The Buffalo Public School system's long stalemate over the issue of a single health insurer took a small step toward resolution recently with a tentative contract agreement between the operating engineers and district officials. That movement is welcome, especially if it helps persuade the district's eight other unions to follow that path.
The tentative contract would consolidate health insurance coverage under a single carrier in return for yearly pay hikes of about 2 percent. It's the the kind of agreement that could lift a 3-year-old wage freeze imposed by the state control board, if the board sees enough savings from the pact to offset the cost.
This newest development is perhaps the largest in what has amounted to a faceoff between district officials and the district's unions, including the Buffalo Teachers Federation. Settling under a single health insurer would save the district millions of dollars and could, therefore, save hundreds of jobs. The district has offered evidence that there would be no change in coverage. Certain unions are not buying that argument.
Nothing in the operating engineers' agreement yet is set in stone, but the mere suggestion that one of the unions would be willing to consider going to a single health insurer is about the most progress on the issue to date. The Buffalo Teachers Federation -- which says it is willing to negotiate a single-carrier health insurance -- took legal action when the district imposed the process without union agreement. Given the link between cost savings and the saving of teacher positions, that was the right move for the sake of district schoolchildren -- but the process was ruled legally flawed, and without resumed negotiations, teaching and other jobs are again at risk.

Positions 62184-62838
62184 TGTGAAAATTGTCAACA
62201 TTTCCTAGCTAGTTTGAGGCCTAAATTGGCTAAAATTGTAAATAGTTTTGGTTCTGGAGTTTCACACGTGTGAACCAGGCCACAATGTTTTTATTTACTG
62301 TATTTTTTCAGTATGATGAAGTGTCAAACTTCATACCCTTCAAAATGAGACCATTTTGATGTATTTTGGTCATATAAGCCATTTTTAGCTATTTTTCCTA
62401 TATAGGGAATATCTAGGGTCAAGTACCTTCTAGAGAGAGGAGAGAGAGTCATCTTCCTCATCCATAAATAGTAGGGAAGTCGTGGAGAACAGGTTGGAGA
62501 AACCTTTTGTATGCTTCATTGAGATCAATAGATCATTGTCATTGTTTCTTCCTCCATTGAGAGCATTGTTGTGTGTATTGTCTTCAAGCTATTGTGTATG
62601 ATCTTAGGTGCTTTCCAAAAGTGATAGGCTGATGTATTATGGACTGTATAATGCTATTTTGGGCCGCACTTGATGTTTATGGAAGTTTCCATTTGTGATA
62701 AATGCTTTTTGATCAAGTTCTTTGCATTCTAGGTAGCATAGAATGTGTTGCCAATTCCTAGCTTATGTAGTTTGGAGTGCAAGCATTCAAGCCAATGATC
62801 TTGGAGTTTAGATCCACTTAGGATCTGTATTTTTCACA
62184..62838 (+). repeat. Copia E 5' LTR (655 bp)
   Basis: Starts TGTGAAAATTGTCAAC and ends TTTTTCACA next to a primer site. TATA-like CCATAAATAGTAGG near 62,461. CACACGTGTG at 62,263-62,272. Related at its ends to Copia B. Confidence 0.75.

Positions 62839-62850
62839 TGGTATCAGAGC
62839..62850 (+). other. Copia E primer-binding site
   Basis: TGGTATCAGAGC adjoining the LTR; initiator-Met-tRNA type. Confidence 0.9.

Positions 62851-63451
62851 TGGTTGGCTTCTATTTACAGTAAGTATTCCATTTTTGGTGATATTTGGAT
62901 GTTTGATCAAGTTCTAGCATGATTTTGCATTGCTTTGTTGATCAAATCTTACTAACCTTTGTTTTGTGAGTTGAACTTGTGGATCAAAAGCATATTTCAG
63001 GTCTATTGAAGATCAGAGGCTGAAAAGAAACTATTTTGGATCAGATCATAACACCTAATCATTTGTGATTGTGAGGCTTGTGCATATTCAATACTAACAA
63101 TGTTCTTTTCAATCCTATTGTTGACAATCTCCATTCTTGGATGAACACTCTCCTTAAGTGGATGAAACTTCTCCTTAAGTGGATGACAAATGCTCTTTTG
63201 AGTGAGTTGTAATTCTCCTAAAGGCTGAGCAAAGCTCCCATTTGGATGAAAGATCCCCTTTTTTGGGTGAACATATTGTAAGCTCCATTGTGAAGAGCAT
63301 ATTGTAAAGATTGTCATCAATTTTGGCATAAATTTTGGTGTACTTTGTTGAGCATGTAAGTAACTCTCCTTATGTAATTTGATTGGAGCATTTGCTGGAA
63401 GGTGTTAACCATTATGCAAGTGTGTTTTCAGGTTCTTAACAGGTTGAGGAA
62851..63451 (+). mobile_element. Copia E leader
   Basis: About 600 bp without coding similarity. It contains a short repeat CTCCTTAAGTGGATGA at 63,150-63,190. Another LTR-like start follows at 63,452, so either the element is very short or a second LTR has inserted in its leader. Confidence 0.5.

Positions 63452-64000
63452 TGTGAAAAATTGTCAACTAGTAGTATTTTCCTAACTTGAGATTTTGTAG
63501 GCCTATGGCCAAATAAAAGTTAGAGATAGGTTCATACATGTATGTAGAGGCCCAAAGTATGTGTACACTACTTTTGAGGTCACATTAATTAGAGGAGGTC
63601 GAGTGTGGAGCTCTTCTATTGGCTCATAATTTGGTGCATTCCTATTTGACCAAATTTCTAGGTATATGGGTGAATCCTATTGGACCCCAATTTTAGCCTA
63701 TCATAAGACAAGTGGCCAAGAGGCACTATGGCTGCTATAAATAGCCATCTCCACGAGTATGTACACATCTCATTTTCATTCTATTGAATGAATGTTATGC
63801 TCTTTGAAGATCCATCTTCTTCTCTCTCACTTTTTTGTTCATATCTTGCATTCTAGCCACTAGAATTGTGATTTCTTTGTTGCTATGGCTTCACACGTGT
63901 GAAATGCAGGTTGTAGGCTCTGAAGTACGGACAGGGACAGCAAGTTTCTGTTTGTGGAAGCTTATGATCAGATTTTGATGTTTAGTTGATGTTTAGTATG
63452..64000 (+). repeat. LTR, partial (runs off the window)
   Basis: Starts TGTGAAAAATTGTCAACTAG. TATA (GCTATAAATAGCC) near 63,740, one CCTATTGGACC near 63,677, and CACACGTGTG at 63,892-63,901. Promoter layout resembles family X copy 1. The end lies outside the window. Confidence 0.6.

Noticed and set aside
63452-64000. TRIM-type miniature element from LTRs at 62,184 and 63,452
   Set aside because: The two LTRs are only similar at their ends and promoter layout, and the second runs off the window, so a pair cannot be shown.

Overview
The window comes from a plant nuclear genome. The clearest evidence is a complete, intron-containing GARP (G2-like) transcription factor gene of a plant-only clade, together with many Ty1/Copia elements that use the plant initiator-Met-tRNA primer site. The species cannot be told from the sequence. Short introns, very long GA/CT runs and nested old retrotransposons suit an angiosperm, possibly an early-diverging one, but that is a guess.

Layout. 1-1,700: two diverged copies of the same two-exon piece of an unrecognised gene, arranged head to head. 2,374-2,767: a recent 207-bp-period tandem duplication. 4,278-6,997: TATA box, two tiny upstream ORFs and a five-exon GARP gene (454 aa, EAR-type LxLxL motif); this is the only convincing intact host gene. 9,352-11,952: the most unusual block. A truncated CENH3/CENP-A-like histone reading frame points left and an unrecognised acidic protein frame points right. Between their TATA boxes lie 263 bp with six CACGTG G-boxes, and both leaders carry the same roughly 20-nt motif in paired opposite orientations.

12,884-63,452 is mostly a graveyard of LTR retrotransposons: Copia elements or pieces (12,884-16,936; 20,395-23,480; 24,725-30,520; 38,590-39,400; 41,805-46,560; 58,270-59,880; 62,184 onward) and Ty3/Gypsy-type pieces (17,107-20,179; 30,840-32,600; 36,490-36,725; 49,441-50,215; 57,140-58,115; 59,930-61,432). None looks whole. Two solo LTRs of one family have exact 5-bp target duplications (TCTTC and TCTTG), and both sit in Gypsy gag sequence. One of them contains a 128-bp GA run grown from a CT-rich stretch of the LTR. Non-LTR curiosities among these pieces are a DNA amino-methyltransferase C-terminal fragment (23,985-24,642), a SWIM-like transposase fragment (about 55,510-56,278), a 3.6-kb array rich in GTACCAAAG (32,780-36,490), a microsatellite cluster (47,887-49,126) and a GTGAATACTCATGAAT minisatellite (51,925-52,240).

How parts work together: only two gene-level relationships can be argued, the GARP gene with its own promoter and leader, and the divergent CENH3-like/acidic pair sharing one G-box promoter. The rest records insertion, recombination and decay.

Any negotiations between the unions and the district with regard to a single health insurer are extremely sensitive. Neither side wants to discuss the tentative agreement, and the control board is not commenting, either.
The proposal, to be voted upon by union members tonight, includes other important provisions. The insurance clause, though, could be significant for all other district labor negotiations. Control board members have indicated a willingness to consider lifting the wage freeze for unions interested in putting something substantial on the table, and this could be the test.
Other unions would do well to take note. The control board law clearly states that there will be no retroactivity, which means that for every day that goes by without some agreement that might lift the wage freeze, someone is losing money.
If the unions interested in keeping the multiple carrier method manage to do just that, the district could see increased class sizes; and 200 to 300 teaching jobs could be threatened. That would be a hollow victory, and a blow to the schoolchildren of Buffalo.